by Richard Cumming
Albert Drew was my uncle. Albert was a motor-cycle dispatch rider during the war and worked on the railway at Grantham after the war up to the mid-fifties, when he joined Shelford’s in Inner Street, Grantham as a welder.
Knowing my interest in steam railways in Grantham, my cousin Margaret (Albert’s daughter) recently gave me his LNER Rule Book dated 1933, a brass whistle with chain and a 1952 booklet headed Codes of Engine Whistles. I would like to share extracts from this latter booklet with you, but first a query.
Whilst sitting on top of the concrete slope leading to Springfield Road bridge in 1954 or thereabouts I clearly remember Albert firing on a C12 engine, shunting the west yard. The Rule Book contains the note that he was a Passed Cleaner - so far, so good - but was the LNER 1933 book still current in the late forties, or had Albert actually joined the railway pre-war?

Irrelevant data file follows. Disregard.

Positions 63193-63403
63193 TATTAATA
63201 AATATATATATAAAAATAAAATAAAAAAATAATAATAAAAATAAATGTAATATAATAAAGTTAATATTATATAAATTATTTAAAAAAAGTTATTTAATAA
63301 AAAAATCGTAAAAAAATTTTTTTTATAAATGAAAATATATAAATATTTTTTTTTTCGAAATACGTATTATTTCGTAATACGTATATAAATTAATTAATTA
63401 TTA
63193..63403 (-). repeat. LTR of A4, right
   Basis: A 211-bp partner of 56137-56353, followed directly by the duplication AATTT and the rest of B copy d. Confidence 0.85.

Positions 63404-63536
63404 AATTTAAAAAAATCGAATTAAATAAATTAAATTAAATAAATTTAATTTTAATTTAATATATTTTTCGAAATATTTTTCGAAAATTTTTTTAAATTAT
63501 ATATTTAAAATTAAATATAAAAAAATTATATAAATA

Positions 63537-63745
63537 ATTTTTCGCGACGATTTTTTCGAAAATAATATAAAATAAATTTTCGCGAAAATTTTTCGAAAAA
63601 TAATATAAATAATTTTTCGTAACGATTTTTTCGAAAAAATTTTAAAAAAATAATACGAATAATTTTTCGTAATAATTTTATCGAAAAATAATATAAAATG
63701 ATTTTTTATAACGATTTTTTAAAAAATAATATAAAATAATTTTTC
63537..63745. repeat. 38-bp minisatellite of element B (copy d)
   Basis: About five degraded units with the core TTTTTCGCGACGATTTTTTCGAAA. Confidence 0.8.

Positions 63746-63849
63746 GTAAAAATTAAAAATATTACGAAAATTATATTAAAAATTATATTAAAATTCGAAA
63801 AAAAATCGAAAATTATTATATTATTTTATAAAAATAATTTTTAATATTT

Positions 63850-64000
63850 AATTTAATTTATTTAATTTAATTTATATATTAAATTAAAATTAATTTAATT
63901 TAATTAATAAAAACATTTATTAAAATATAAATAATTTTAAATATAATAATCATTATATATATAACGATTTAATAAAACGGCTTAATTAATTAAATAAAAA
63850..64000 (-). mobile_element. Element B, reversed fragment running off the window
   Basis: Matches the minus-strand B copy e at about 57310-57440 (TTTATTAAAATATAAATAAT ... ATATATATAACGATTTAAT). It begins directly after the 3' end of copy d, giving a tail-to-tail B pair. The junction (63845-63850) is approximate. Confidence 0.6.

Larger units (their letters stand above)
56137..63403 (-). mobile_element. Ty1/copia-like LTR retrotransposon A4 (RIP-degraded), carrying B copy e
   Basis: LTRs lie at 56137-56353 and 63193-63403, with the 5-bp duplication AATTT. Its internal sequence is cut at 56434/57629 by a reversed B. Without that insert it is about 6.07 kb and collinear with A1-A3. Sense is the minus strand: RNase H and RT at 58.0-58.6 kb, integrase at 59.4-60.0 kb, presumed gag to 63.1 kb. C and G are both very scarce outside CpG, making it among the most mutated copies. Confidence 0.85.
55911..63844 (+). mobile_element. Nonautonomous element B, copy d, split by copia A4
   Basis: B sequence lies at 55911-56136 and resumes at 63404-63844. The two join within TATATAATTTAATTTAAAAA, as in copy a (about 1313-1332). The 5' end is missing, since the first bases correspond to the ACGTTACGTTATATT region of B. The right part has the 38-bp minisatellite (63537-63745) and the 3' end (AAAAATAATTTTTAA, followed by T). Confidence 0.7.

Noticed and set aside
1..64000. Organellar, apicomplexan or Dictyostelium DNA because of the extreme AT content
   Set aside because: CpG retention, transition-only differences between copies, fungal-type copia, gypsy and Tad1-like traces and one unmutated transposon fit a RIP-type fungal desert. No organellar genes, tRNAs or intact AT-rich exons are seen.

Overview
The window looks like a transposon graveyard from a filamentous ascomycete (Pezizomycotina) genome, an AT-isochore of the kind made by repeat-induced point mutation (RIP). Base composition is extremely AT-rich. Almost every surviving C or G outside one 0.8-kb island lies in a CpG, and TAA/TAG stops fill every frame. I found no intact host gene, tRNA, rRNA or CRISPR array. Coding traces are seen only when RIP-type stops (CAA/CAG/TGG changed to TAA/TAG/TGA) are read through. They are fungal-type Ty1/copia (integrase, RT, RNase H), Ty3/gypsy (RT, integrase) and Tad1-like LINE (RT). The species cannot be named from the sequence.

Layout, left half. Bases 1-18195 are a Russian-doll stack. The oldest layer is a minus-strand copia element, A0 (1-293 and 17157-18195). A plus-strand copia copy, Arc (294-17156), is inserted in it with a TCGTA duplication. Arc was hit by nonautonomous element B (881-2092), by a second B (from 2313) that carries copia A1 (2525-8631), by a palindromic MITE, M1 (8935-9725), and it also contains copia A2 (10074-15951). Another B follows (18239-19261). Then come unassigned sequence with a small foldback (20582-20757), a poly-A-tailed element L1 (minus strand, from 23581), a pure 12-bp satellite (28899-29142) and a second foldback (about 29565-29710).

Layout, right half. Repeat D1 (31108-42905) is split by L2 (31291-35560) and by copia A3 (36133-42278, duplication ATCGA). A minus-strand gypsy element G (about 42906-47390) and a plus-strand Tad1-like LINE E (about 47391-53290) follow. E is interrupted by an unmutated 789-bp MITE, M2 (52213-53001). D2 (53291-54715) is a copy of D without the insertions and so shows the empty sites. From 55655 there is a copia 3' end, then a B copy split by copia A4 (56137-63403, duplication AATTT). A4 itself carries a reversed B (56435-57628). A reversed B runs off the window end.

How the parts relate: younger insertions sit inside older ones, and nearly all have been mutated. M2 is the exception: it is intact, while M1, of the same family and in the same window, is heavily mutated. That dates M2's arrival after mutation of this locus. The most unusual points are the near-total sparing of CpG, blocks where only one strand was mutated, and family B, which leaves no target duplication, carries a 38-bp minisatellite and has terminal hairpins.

Anyway, to get back to the whistle theme. As an outright train spotter I was not aware that there was such a rigid requirement for engines to whistle.
Consequently, when Albert’s battered copy of Codes of Engine Whistles arrived I studied it with interest, particularly those specific to the Grantham area. It is these extracts that follow and raise one final query.
Was an engine driver expected to know all the whistles appropriate to his signed off route knowledge?
1 thought on “Whistles, Whistles and more Whistles”
Thank you for posting this fascinating document. I'm embarrassed to admit that I also had no idea that there was a whistling code specific to certain actions and locations. I had always assumed that whistling was purely for warning and to draw attention to a train's presence - live and learn...
Thanks as ever to the webmasters for this truly excellent site.